The Wild World Of Youth Sports: Advice For Parents Of Young Athletes

By Sara Vigneri

It’s easy to judge crazy sports parents and I would be lying if I said I didn’t do a little judging myself. Their willingness to ramp up the stakes of a friendly youth sporting event to the level of a European soccer match makes them an obvious target. But let’s be honest, there is a bit of crazy lurking in any mom or dad who spends incredible amounts of time or money supporting their child’s sports activities. Even if you swore to yourself that you would never be ‘that person’, you might be surprised at the rush of emotions that hits when you watch your child put their neck on the line.

I have never screamed or yelled from the sidelines. That’s not my style. But periodically I find myself surprisingly affected while watching my daughter. It’s a combination of knowing how much she practiced and wanting desperately to protect her from experiencing failure. One time, when I thought another kid was roughing her up, I found my heart racing and I knew I had to walk away. But at that moment I understood how easily that surge of adrenaline can affect someone’s behavior.

Unfortunately too many promising young athletes turn away from sports because their parents become insufferable. Nearly 75 percent of kids who play organized sports quit by age 13. Some find that their skill level hits a plateau and the game is no longer fun. Others simply discover other interests. And, a lot of kids reach the conclusion that if they quit the sport, maybe they’ll get their dad or mom back.

Even professional athletes can behave inappropriately when it comes to their children. David Beckham was once ejected from a youth soccer field for questioning an official.Even if you tend to be ‘that’ parent, you can still control that primal urge to scream like a maniac from the sideline. Here are some tips to help you be a good sports parent:

Model Good Sportsmanship

When you project poise, control and confidence, your young athlete is likely to do the same. Discuss what it means to be a good sport and ask them why they think it’s important to say “good game” and shake hands with their opponents, win or lose.

Unless You’re The Coach, You’re Not The Coach

Let the coaches do their jobs. Yelling instructions at your kid from the sidelines is not helpful. It’s been shown to actually inhibit their athletic achievement and performance. They may not tell us this, but kids hate it when we coach them from the bench or bleachers.

Be A Good Listener And A Great Encourager

When your child is ready to talk about a game or has a question about the sport, be all ears. Then provide answers while being mindful of avoiding becoming a nightmare sports parent.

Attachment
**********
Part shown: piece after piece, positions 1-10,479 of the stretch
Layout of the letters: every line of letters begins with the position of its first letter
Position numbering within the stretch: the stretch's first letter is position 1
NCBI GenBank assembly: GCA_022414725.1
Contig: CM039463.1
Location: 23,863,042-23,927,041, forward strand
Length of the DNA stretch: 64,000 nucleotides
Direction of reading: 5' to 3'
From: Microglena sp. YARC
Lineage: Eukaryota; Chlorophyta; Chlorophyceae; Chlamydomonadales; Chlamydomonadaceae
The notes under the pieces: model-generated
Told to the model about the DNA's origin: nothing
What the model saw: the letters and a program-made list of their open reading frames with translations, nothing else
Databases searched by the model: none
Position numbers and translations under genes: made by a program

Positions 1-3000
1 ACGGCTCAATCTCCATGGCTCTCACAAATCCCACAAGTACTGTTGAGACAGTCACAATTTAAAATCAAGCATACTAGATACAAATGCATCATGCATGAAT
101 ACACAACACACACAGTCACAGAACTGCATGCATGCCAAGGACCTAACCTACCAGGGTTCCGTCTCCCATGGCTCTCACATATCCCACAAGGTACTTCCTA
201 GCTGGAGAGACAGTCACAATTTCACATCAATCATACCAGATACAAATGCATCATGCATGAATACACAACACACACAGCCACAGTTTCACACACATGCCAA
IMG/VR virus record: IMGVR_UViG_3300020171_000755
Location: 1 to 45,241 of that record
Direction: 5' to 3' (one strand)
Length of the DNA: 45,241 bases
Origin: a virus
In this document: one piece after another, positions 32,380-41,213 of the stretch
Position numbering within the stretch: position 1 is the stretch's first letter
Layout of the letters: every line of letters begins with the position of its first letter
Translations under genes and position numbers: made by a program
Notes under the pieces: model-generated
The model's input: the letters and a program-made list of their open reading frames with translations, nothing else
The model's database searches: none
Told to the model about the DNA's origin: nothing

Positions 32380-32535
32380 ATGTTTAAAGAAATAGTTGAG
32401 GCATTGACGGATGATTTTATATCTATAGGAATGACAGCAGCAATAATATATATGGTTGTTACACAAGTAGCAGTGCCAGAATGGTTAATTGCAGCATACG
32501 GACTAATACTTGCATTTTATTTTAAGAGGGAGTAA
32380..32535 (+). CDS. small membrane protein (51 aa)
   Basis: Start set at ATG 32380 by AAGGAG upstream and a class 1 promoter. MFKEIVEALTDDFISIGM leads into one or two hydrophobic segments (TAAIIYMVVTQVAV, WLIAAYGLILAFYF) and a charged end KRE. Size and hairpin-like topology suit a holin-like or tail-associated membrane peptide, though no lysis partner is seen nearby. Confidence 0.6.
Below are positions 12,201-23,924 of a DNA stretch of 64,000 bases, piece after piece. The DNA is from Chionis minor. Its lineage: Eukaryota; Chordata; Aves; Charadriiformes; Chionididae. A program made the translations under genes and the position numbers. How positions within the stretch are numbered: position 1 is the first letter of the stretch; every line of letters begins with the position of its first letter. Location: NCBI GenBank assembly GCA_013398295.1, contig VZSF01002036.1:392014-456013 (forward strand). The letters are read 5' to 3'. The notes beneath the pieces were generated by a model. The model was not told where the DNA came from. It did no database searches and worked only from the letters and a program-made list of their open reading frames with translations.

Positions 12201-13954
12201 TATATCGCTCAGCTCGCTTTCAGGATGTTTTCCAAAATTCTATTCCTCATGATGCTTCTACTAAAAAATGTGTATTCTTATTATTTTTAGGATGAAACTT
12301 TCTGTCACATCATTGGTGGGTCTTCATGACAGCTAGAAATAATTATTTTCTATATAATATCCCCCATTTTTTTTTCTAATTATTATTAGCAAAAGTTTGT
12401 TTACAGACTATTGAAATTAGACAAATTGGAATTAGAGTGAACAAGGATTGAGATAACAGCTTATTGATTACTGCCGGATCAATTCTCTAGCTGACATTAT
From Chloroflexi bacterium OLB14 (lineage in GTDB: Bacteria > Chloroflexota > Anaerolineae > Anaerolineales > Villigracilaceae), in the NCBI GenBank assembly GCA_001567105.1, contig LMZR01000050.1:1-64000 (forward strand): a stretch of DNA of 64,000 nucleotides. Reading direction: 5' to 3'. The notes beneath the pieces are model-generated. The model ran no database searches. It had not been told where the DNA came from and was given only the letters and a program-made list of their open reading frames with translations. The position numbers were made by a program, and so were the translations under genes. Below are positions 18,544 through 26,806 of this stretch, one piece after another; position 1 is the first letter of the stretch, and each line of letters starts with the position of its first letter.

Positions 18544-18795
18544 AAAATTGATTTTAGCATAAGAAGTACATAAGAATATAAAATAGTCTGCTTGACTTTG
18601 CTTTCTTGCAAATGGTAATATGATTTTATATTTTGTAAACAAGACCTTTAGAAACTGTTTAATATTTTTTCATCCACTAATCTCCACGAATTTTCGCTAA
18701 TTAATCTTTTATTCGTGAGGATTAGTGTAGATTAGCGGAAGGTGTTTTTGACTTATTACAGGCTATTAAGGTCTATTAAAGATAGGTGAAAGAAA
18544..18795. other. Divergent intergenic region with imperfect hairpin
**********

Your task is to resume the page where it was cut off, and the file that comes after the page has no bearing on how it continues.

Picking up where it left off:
Don’t Discuss Other Players – They Are Kids

Maybe you think one kid is terrible; or another is sort of a ball hog. Any assessment you make of other people’s kids should be kept to yourself. We’re talking about children. It’s not OK when kids say mean or disparaging things about their teammates. It’s infinitely worse when adults do it.

Don’t Discuss Mistakes Right After The Game

In a recent study, student athletes overwhelmingly stated that their worst memories of participating in sports were the car rides home. In the moments after a game, win or lose, kids desire distance. They make a rapid transition from athlete back to child. And they’d prefer if we transitioned from spectator or coach, back to mom and dad.

Tell Them You Love To Watch Them Play

College athletes were asked what their parents said that made them feel great after a ballgame. Their overwhelming response: “I love to watch you play.”

Offer Encouragement Not Pressure

It’s sometimes difficult to know the difference between encouragement and pressure. There are things parents can do to check themselves. For example, asking: “Did you have fun?” before asking “Did you win?” or “Did you score?” Try to approach your kids’ games as if you were a grandparent. Grandparents tend to have a more laid-back attitude, exuding an “I’m just happy to be here with you” vibe that young athletes said they loved.

Praise Your Athletes Whether They Win Or Lose

It’s okay to be disappointed after a rough loss or a tough game. You can be guaranteed your child will be. But praise and rewards should be doled out in equal measure regardless of the outcome of the game. The thing about sports is that you are going to lose sometimes. Learning how to accept failure and keep moving forward is one of the most important things sports can teach us.

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